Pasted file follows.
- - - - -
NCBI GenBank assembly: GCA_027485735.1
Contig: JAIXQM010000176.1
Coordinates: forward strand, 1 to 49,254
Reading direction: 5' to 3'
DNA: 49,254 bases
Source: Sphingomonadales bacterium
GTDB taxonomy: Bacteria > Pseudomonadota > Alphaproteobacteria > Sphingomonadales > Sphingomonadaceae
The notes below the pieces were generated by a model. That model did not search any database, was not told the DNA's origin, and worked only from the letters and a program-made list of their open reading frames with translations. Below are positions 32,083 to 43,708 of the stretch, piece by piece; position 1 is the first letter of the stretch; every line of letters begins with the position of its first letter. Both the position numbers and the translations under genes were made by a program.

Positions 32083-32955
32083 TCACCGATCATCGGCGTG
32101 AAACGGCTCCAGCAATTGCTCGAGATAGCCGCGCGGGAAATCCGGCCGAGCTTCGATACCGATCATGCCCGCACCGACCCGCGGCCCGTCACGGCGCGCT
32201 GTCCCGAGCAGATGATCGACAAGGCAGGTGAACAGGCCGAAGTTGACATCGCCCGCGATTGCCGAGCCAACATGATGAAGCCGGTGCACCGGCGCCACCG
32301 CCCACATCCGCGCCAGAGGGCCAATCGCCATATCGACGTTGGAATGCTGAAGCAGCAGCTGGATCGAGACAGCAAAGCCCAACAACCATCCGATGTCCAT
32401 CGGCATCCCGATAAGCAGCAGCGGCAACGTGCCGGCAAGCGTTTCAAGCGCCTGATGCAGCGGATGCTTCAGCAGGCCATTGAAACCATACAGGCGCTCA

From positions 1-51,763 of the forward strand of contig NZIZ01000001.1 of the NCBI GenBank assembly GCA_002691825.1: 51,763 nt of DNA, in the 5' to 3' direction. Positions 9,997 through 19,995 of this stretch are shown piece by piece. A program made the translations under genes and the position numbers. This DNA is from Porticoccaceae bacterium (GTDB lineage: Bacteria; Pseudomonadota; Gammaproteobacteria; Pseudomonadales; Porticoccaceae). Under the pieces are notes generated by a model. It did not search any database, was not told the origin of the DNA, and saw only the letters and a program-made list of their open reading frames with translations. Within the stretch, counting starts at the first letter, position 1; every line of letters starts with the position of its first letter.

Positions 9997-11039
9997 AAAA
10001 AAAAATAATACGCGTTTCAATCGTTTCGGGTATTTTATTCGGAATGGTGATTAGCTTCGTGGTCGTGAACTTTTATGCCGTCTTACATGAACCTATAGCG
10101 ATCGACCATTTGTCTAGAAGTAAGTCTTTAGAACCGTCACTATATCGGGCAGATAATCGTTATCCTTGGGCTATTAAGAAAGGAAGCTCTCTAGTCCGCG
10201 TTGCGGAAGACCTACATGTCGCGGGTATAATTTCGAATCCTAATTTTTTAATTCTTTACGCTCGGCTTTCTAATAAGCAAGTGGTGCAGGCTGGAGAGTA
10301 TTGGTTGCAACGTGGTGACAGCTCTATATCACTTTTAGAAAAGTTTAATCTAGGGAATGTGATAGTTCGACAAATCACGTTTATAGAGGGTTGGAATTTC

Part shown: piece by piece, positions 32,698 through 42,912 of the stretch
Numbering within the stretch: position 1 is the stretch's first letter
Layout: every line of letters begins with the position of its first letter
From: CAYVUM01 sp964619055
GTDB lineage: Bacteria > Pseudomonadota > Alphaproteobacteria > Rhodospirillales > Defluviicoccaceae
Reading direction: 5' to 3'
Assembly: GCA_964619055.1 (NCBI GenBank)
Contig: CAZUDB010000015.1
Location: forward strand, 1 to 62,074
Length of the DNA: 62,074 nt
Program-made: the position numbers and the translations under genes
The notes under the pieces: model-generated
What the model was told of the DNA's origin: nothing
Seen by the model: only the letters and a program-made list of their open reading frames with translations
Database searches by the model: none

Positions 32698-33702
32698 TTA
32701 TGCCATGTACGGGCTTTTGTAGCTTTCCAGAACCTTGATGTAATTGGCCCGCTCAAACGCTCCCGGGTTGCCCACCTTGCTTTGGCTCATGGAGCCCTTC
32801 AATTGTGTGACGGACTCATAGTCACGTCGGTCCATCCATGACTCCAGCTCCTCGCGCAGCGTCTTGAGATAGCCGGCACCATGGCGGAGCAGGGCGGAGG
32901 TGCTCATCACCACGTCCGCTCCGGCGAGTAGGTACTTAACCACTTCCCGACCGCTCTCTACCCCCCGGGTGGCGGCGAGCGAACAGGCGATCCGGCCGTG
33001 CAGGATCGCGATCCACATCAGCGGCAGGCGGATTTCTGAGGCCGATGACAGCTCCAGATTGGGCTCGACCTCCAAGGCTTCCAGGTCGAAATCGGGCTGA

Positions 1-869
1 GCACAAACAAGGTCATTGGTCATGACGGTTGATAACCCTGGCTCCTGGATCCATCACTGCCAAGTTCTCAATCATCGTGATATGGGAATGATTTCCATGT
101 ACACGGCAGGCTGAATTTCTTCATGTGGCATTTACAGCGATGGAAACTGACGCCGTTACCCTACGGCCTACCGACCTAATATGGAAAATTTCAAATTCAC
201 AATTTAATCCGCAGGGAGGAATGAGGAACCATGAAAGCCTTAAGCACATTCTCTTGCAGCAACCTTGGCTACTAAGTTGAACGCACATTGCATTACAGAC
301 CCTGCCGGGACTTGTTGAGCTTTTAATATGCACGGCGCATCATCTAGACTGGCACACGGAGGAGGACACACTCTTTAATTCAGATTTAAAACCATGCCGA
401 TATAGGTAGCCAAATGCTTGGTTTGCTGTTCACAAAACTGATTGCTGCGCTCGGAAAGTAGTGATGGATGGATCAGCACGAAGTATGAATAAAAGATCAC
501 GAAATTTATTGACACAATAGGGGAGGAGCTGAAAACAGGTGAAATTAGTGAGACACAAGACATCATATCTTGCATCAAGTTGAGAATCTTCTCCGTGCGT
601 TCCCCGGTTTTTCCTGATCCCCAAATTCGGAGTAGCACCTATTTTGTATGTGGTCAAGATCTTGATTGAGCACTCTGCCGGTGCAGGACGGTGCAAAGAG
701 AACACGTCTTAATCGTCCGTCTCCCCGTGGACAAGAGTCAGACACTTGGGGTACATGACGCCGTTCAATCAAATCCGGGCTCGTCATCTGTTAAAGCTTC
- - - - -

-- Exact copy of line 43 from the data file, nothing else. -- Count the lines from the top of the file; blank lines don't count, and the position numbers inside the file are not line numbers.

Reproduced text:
Positions 1-869